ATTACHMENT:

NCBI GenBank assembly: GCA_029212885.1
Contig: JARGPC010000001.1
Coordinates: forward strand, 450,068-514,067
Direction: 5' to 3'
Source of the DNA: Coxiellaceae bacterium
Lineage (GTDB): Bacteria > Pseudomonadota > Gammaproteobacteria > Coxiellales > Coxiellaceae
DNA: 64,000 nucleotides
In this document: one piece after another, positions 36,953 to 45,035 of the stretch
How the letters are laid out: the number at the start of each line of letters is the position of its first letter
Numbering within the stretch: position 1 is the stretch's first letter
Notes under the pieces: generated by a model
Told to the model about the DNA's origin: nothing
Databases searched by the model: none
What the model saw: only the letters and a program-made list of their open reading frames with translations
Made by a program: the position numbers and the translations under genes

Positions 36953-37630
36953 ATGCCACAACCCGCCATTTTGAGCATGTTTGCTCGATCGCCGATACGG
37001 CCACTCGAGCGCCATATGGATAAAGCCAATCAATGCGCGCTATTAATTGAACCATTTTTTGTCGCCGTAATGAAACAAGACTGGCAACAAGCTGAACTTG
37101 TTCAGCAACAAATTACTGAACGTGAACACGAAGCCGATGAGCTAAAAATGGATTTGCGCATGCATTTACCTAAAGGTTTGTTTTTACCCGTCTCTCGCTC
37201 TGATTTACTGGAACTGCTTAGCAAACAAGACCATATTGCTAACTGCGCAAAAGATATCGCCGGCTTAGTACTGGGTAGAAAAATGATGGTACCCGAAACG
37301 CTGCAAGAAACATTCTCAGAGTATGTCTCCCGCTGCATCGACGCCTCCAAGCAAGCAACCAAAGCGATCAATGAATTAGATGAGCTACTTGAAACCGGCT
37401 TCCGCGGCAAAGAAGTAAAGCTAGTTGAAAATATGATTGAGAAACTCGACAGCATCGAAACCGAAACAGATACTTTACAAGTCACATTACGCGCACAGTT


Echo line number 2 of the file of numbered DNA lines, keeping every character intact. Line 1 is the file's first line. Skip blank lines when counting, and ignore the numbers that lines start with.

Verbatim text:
Contig: JARGPC010000001.1